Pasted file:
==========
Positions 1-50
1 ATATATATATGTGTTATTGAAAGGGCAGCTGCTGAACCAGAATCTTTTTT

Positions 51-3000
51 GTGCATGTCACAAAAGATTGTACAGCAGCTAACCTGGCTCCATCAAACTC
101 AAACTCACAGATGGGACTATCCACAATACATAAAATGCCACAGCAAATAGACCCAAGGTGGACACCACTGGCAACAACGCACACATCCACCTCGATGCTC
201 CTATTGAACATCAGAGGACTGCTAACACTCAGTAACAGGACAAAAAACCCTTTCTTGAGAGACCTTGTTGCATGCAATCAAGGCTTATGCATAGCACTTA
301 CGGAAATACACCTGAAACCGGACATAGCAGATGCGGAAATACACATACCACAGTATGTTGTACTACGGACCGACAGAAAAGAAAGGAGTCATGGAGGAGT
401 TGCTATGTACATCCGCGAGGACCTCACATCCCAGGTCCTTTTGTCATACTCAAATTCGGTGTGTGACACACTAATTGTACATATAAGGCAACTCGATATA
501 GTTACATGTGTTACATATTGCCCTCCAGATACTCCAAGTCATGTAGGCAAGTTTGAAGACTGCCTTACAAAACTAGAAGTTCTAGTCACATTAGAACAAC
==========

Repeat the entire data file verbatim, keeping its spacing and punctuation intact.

Positions 1-50
1 ATATATATATGTGTTATTGAAAGGGCAGCTGCTGAACCAGAATCTTTTTT

Positions 51-3000
51 GTGCATGTCACAAAAGATTGTACAGCAGCTAACCTGGCTCCATCAAACTC
101 AAACTCACAGATGGGACTATCCACAATACATAAAATGCCACAGCAAATAGACCCAAGGTGGACACCACTGGCAACAACGCACACATCCACCTCGATGCTC
201 CTATTGAACATCAGAGGACTGCTAACACTCAGTAACAGGACAAAAAACCCTTTCTTGAGAGACCTTGTTGCATGCAATCAAGGCTTATGCATAGCACTTA
301 CGGAAATACACCTGAAACCGGACATAGCAGATGCGGAAATACACATACCACAGTATGTTGTACTACGGACCGACAGAAAAGAAAGGAGTCATGGAGGAGT
401 TGCTATGTACATCCGCGAGGACCTCACATCCCAGGTCCTTTTGTCATACTCAAATTCGGTGTGTGACACACTAATTGTACATATAAGGCAACTCGATATA
501 GTTACATGTGTTACATATTGCCCTCCAGATACTCCAAGTCATGTAGGCAAGTTTGAAGACTGCCTTACAAAACTAGAAGTTCTAGTCACATTAGAACAAC